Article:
The American Transportation Research Institute has released its annual report ranking the top ten critical issues facing the trucking industry.
ATRI collected survey data from both motor carriers and from truck drivers to compile their top ten list.
Not surprisingly, the survey results reflects serious concern over the regulatory burden that Washington is asking truckers to shoulder in uncertain economic times.
Here are ATRI’s top ten critical issues in trucking for 2016.
1. The ELD (Electronic Logging Device) Mandate — The December 2017 deadline for implementation of ELDs has created serious concern within the trucking industry, with 65% of the survey respondents worried about how the mandate will impact productivity.
2. Hours of Service regulations. Carriers are extremely worried that Congress could revert back to the 2013 HOS provisions, which 80% of truckers say cost them productivity.
3. Cumulative Economic Impacts of Trucking Regulations on the Industry — This is the first time in history that this issue has ever appeared on the survey, reflecting trucking’s growing concern about over regulation.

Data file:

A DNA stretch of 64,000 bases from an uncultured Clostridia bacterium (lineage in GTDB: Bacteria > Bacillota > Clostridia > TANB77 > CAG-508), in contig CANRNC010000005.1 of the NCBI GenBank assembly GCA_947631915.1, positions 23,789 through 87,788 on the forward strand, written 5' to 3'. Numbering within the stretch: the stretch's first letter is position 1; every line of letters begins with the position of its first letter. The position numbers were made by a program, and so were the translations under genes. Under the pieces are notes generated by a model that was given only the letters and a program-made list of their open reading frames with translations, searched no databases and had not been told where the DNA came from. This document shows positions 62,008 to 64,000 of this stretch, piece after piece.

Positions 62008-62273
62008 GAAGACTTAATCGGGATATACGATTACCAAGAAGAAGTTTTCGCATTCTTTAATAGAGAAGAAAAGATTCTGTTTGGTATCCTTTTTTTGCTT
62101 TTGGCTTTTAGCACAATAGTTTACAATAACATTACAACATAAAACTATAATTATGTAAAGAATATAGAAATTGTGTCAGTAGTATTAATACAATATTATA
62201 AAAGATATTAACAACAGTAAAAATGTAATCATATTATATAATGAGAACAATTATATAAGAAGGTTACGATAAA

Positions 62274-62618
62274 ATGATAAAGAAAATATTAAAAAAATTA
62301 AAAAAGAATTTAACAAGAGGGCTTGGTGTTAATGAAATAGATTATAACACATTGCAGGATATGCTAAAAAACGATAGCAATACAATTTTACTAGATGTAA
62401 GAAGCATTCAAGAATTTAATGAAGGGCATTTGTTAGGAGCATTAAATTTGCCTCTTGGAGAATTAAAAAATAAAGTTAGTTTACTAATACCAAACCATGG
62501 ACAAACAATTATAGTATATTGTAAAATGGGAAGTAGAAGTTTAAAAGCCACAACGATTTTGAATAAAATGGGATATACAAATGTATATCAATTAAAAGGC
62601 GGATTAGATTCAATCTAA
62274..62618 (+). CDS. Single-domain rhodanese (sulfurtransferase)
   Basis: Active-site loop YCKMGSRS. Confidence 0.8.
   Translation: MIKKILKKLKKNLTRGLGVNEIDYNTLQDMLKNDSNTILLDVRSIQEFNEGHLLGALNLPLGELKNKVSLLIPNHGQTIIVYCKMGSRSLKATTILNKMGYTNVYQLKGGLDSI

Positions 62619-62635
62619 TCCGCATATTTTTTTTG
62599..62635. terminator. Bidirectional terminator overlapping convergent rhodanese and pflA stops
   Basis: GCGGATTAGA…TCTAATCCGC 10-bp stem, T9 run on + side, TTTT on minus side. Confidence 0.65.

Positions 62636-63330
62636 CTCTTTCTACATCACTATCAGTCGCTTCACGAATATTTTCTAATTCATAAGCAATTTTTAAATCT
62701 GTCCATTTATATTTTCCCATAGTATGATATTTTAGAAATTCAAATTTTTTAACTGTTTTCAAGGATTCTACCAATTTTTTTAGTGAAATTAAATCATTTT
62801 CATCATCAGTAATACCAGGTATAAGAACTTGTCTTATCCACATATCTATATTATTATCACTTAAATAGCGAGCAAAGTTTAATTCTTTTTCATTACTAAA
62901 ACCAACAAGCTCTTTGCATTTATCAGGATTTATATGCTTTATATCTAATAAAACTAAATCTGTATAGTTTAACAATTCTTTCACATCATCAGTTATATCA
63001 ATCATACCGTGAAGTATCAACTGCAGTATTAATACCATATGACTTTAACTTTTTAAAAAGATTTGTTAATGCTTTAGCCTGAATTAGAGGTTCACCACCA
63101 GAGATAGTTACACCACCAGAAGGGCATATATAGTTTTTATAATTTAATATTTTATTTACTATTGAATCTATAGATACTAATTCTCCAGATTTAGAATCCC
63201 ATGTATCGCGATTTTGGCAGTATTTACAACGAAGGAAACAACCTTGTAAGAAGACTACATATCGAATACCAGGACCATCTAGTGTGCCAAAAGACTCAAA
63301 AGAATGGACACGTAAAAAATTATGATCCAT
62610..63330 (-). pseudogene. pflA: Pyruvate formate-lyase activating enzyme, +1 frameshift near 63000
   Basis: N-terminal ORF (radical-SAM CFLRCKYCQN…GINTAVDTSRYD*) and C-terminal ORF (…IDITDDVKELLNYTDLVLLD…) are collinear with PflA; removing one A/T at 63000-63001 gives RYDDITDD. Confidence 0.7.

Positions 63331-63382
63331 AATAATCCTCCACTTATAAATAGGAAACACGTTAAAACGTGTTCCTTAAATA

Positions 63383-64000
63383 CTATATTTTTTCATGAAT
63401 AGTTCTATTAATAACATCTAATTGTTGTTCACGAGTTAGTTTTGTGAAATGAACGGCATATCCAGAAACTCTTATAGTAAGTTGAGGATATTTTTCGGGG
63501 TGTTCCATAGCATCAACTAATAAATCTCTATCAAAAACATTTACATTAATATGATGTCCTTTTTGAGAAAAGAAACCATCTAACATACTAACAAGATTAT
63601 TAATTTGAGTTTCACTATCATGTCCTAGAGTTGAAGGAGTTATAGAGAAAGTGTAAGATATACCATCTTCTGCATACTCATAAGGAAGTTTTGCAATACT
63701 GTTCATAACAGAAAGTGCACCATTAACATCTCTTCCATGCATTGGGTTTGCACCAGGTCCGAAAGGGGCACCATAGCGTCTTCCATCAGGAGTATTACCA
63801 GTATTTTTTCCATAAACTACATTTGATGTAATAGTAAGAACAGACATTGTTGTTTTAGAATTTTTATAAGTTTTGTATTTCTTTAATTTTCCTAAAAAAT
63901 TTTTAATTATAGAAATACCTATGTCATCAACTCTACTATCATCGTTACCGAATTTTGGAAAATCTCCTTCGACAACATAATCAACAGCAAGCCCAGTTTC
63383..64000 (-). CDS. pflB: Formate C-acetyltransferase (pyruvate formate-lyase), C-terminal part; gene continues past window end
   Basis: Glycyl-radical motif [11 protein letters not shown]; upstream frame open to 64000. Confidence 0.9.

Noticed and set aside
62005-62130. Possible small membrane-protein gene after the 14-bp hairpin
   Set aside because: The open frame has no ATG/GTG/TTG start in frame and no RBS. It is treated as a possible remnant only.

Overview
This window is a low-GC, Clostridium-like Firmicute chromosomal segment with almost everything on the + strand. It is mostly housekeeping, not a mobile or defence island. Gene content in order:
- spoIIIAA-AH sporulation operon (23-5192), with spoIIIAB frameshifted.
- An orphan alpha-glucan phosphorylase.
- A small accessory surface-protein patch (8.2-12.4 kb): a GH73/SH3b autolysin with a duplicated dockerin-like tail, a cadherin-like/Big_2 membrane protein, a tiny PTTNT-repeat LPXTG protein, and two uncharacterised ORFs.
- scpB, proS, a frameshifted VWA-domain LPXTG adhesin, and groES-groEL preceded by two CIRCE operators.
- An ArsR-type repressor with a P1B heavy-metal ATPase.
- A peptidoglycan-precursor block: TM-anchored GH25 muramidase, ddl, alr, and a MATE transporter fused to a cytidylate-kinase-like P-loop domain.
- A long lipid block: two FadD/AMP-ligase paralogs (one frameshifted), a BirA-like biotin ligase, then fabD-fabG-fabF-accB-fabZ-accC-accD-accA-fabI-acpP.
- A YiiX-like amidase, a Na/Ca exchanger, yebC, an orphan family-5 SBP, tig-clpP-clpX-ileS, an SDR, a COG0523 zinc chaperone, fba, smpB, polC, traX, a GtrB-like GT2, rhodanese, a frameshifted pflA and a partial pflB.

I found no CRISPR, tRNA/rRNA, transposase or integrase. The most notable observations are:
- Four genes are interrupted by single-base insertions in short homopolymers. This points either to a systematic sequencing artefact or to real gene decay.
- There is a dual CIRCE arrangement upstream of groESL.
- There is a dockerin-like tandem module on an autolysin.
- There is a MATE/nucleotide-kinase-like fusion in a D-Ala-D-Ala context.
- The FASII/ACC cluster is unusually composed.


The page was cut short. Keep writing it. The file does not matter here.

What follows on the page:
4. Truck Parking — ATRI says, “The growing scarcity of available truck parking creates a dangerous situation for truck drivers who are often forced to drive beyond allowable HOS rules or park in undesignated and, in many cases, unsafe locations.”
5. The Economy — Slow economic growth has caused this concern to jump from number 8 last year to number 5 this year.
6. CSA Scores — The FAST Act of 2015 removed CSA scored from public view and added reforms to study data accuracy, resulting in the lower ranking for this concern.
7. Driver Shortage — This controversial response has dropped from the number 3 concern last year due to a soft freight market.
8. Driver Retention — Driver turnover dropped in the first quarter of 2016, but the cost of recruiting and training remains a significant concern for carriers.
9. Transportation Infrastructure/Congestion/Funding — While Congress has passed several acts to aid in transportation infrastructure funding, the drivers who spend their lives on the nation’s highways are still concerned about whether they are safe to drive on now.
10. Driver Distraction — A lot of money has been spent on advertising campaigns to raise awareness about the dangers of driver distraction, but those ads have not convinced drivers to put their phones down when they drive.